2. Anonymous Coward
      Anonymous Coward

      Re: Not suffered damage?

      Or they were damaged, but weren't distressed by it. (Need 20,000 photos of people crying?)

    3. JimBlueMK

      Re: Not suffered damage?

      No he said there is no specific financial loss which can be claimed. He also points out that there are other remedies that can be requested such as deletion of the data which would address the loss of privacy.

      Privacy is important but unless you as a victim of a breach of privacy incur some sort of financial loss, you are limited only to claiming that one of the other remedies be applied.

      1. Anonymous Coward
        Anonymous Coward

        Re: Not suffered damage?

        "No he said there is no specific financial loss which can be claimed."

        That seems inconsistent with the Google v Vidal-Hall Court of Appeal ruling, which stated that allowing compensation only in the case of financial loss is not consistent with EU law, and has been used as the basis of awarding compensation on a "distress" basis, e.g.: https://www.theregister.co.uk/2017/02/10/scottish_court_issues_damages_to_couple_over_distress_caused_by_neighbours_use_of_cctv/

        :S

  3. Anonymous Coward
    Anonymous Coward

    How much?

    Lower limit of claimed compensation of £1bn, 20,000 claimants equals £50k per claimant for six months of creepy Google tracking. Who were these people that their location data is worth near on four times the average UK salary?

    Maybe the case wouldn't have been laughed out of court if they'd come up with some more convincing value for the harm.

    1. Steve Davies 3 Silver badge

      Re: How much?

      Not four times the average income.

      According to the ONS

      The average UK annual salary or monthly wage of full-time employees differs drastically across industries. According to the Annual Survey of Hours and Earnings (ASHE), average gross annual earnings for full-time employees was £27,600 in 2015, which was a 1.6% increase from the previous year.

      but I get your point.

      However it is like US District Attournies standing in front of the Court House and saying, "We will be pushing for the Maxmimum Sentence of Life without Parole" and hours later the defendant walking away with 5 years probation and the same DA saying that we got a 'good result'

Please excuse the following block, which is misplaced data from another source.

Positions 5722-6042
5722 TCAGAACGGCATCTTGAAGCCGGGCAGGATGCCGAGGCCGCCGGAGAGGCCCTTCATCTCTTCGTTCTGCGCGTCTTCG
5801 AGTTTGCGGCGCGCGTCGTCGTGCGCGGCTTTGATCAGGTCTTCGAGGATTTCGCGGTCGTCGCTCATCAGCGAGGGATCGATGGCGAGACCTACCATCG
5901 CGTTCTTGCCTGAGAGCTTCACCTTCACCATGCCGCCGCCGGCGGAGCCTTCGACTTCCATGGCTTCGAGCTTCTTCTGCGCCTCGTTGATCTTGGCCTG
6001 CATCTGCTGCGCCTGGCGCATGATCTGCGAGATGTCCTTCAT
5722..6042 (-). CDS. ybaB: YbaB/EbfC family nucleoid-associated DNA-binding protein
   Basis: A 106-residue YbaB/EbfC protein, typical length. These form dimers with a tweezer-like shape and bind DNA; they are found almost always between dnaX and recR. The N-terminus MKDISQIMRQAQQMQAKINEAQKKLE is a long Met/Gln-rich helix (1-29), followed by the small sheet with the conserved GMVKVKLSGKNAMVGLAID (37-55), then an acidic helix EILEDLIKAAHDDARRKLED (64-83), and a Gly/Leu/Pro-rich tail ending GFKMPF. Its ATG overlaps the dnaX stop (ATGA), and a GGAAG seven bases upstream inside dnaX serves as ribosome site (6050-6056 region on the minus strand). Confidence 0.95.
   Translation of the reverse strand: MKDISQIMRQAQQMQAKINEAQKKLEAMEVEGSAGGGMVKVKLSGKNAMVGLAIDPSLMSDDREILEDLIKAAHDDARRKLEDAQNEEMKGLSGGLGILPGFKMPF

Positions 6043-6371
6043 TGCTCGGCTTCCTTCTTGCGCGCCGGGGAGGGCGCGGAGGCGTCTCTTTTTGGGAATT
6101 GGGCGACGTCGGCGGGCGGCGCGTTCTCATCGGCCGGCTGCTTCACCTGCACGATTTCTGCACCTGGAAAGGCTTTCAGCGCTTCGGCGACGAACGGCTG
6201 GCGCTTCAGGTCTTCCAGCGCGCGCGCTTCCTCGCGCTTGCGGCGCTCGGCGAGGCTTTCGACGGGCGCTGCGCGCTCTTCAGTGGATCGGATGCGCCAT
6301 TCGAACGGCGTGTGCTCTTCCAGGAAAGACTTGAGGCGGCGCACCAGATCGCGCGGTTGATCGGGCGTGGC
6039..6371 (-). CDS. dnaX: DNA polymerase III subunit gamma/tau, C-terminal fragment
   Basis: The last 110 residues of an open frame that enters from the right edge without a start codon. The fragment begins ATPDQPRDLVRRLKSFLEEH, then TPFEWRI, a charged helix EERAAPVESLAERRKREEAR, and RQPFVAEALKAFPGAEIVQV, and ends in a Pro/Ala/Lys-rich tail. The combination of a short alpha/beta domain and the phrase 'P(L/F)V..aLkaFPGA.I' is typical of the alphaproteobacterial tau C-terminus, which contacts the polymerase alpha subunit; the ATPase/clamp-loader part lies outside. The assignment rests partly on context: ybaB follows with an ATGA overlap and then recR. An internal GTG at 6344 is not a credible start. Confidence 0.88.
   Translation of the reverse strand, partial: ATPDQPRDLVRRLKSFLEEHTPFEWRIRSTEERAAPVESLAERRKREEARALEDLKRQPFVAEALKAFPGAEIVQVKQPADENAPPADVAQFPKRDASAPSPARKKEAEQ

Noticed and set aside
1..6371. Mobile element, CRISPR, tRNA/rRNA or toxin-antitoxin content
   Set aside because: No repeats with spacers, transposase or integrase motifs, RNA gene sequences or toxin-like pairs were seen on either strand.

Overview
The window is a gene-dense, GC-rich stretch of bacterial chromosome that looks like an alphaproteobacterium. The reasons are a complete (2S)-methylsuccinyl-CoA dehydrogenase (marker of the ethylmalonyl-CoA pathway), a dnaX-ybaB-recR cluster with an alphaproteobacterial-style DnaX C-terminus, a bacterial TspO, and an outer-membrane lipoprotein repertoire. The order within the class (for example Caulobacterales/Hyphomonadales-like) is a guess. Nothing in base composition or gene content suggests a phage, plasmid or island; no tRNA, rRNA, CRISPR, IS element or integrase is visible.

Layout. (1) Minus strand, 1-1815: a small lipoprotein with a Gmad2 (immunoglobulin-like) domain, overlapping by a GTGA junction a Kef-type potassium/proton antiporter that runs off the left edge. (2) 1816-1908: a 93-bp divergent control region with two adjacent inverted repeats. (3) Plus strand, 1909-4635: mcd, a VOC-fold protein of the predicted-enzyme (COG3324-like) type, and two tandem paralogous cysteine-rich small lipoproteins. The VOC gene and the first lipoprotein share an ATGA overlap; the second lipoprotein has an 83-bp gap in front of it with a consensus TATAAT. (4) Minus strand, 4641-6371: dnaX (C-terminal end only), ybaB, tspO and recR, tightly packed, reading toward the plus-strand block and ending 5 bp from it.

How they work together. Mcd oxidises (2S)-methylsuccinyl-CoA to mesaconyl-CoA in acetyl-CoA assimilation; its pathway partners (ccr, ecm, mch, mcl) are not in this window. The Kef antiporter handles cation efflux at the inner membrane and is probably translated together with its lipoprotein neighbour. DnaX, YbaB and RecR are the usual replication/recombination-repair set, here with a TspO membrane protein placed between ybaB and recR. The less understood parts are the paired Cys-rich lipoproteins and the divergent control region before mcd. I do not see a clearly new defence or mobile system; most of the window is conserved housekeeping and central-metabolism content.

£50K is a barganing position.

    2. Spazturtle Silver badge

      Re: How much?

      "Who were these people that their location data is worth near on four times the average UK salary?"

      It's their data so they get to decide it's value. If I make a painting and try and sell it for £1m but you steal it from the gallery then you can't say, 'oh well it was only worth £50k so that's all I am going to give you' and try and pay that as compensation. I get to decide the value of my own things.

  4. LDS Silver badge
    Devil

    Google: "The privacy and security of our users [...]"

    Define "users", please...

  5. Anonymous Coward
    Anonymous Coward

    Well, this looks a bit like Schrems vs Facebook to me..

    .. so let's quickly escalate this into the EU before Brexit. Might as well put some of that tax money to work, even if it is more for entertainment than for any hope of getting a payment out of it.

  6. Hans 1 Silver badge
    Holmes

    What a relief!

    One moment, Google illegally scooped up localisation data from people over a period of six months and get away with it .... crime pays off nicely, then, and all is fine ... and google harassing you with ads of a disliked competitor of the local DIY store or clothes store you visited over the course of those 6 months is fine, right ?

    "We at Google take the privacy of our users^H^H^H^H^Hproducts very seriously and would never do anything with the data we collected. We at Google do not even know why it was collected, we suspect it must have been a bug and we are very sorry."

    Google laughing all the way to some Cayman Islands bank ...

    PS: You can replace Google with Apple, Microsoft, Facebook, Twatter, Instagram, Amazon, you name it ...